Jump Start coordinator, Morgan Wallace, for the third year and running, once again is starting to train the new Jump Start leaders to help our next batch of freshmen. The point of Jump Start is for freshmen to feel comfortable in high school. However, Wallace can not do it alone. Every year students volunteer to become Jump Start leaders to host small groups of freshmen. Usually, anyone who is willing to fill out an application becomes a Jump Start leader. However, this year over 140 people wanted to be a Jump Start leader, so there only so many will be picked. April 18 marked the first training day for potential Jump Start leaders. Students got together and practiced the activities they would perform with their small group of freshmen during the Jump Start day in the summer.

I want them to step up and lead.” Wallace says, “Sounds simple, but I want to develop in them the idea that they can figure things out, do the right thing and help others, even when no adult is watching. This is easier with a group of younger students, but I hope that they use this confidence in the rest of their lives.”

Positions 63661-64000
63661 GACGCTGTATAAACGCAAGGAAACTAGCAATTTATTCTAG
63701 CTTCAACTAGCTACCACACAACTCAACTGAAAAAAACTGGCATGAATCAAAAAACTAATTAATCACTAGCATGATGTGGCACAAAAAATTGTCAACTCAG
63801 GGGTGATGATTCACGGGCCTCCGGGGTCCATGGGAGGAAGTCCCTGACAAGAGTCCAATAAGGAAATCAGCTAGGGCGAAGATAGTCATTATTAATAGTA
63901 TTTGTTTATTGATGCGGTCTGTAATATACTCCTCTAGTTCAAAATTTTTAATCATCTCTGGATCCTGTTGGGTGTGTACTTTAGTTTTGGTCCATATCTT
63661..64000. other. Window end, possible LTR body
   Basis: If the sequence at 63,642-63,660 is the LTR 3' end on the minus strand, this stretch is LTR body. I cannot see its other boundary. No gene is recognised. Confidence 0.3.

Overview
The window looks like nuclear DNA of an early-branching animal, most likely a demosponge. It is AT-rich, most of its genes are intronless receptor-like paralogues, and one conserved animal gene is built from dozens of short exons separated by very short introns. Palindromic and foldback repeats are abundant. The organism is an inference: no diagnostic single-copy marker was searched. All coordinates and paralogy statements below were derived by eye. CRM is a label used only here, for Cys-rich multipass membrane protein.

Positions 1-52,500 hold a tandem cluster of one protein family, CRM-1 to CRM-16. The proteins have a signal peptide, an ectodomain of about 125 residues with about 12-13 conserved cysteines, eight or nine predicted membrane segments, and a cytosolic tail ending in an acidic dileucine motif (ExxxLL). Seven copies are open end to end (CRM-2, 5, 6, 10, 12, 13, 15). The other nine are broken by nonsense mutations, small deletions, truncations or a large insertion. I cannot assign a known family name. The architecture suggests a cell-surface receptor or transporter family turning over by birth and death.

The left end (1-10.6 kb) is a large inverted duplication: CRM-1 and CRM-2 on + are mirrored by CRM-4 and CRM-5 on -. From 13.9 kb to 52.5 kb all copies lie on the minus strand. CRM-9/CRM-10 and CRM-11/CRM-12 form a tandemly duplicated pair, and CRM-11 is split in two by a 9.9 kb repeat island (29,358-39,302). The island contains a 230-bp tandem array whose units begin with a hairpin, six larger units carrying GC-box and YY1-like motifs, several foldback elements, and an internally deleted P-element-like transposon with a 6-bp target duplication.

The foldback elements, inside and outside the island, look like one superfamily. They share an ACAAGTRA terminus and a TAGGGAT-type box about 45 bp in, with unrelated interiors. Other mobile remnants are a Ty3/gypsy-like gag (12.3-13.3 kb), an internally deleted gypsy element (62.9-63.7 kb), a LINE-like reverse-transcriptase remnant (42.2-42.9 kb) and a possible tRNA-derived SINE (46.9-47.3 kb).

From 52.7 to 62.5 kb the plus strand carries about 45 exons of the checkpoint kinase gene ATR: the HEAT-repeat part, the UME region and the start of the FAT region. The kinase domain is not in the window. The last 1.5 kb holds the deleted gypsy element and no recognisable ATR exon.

Being a Jump Start leader isn’t as easy as it seems. Being a Jump Start leader actually requires some leadership skills. They look for people that are willing to help people, that like to take responsibility and interact with others.

“Other schools do similar programs, but I think what makes our program different is that the incoming students almost all chose to be here, so they are excited without us doing

anything,” says Wallace. “Of course, Lincoln is the best school in San Francisco, so we have that going for us as well.”

Jump Start is held the week before school starts, but nobody can just jump into it. All the Jump Start leaders go through various training activities to make sure they are in the best shape to help all upcoming ninth graders. They go through all the activities they would play with their group of freshmen, making sure that they can recreate the game later with their group.